Obesity In Patients Younger Than 60 Years Is A Risk Factor For Covid-19: Study

Risk factors for infectious disease severity are determined by the pathogen, host and environment. Covid-19 disease, caused by SARS-CoV-2 infection includes a spectrum of illness; from asymptomatic infection to severe pneumonia characterized by acute respiratory injury in about 20% of patients presenting to medical care. The risk factors associated with disease severity, included increased age, diabetes, immune suppression and organ failure. Recognition of risk factors for morbidity and mortality is important to determine prevention strategies as well as to target high-risk populations for potential therapeutics.

A study, published in the Journal Oxford Academic, has found that obesity in patients younger than 60 years is a risk factor for Covid-19 hospital admission.

The study, whose lead authors include Jennifer Lighter, Michael Phillips, Sarah Hochman, Stephanie Sterling, Anna Stachel, performed a retrospective analysis of BMI stratified by age in Covid-19-positive symptomatic patients who presented to a large academic hospital system in New York City. Patients presented to the ED with signs of respiratory distress were admitted to the hospital. Critical care was defined based on intensive care accommodation status or invasive ventilator documentation in our electronic health record. Patients who were PCR-positive for Covid-19 during March 4, 2020.

April 4, 2020 were extracted from our electronic health record system and analyzed with a chisquare Wald test using SAS v9.4 (SAS Institute, Care NC).

According to the study, of the 3,615 individuals who tested positive for Covid-19, 775 (21%) had a body mass index (BMI) 30-34, and 595 (16% of the total cohort) had a BMI >35.

There were 1,853 (51%) patients discharged from the ED, 1,331 (37%) were admitted to the hospital in acute care and 431 (12%) were either directly admitted or transferred to the ICU during admission. During analysis the study found significant difference in admission and ICU care only in patients <60 years of age with varying BMIs.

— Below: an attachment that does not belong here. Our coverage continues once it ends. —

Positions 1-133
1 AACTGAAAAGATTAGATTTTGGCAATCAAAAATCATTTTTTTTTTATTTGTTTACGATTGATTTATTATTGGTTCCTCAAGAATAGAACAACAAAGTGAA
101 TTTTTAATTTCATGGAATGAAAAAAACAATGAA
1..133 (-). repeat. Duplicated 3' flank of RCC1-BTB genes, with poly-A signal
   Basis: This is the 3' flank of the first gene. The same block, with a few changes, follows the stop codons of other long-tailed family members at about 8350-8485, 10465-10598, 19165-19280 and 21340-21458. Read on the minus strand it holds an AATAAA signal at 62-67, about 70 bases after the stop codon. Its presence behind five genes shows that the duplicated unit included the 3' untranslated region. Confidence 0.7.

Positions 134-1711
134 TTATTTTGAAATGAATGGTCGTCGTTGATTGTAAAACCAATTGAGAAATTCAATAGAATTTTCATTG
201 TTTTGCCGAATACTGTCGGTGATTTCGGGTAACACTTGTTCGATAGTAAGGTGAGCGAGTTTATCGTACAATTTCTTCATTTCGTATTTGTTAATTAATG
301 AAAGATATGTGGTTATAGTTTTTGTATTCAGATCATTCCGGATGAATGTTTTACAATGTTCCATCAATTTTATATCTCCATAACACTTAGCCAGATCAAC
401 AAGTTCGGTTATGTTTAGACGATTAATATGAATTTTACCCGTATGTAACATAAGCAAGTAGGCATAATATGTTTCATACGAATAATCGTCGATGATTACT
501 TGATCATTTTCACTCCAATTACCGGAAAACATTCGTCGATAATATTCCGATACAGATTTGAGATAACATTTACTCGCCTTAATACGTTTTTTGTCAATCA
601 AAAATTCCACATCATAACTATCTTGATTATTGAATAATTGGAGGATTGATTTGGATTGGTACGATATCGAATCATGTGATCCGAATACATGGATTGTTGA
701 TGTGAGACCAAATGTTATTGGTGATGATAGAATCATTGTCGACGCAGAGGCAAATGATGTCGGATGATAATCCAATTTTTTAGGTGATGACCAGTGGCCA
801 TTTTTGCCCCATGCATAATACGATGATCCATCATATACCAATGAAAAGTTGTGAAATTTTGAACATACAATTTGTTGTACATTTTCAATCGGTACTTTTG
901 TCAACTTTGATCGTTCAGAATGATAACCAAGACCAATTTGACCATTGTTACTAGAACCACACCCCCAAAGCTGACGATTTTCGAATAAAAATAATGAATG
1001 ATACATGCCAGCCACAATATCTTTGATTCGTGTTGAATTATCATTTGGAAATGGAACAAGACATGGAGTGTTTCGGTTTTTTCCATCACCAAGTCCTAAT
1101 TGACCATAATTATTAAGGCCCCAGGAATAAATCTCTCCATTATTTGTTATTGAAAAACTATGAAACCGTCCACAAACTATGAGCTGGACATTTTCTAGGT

Patients aged <60 years with a BMI between 30-34 were 2.0 (95% 1.6-2.6, p<0.0001) and 1.8 (95% CI 1.2-2.7, p=0.006) times more likely to be admitted to acute and critical care, respectively, compared to individuals with a BMI <30.

Likewise, patients with a BMI >35 and aged <60 years were 2.2 (95% CI 1.7-2.9, p<.0001) and 3.6 (95% CI 2.5-5.3, p=<.0001) times more likely to be admitted to acute and critical care compared to patients in the same age category who had BMI <30.

Though patients aged <60 years are generally considered a lower risk group of Covid-19 disease severity, based on data from our institution, obesity appears to be a previously unrecognized risk factor for hospital admission and need for critical care. This has important and practical implications, where nearly 40% of adults in the US are obese with a BMI >30. The BMI range of individuals in this study appears representative of the nation, as 36% of the patients have a BMI >30.

There is geographic variation in reported mortality, as South Korea, China and Italy report case fatality rates of 0.8, 2.3 and 7.2, respectively and regional risk factors such as prevalence of smoking, pollution or aging population has been cited. Unfortunately, obesity in people <60 years is a newly identified epidemiologic risk factor which may contribute to increased morbidity rates experienced in the US.

Facebook Comments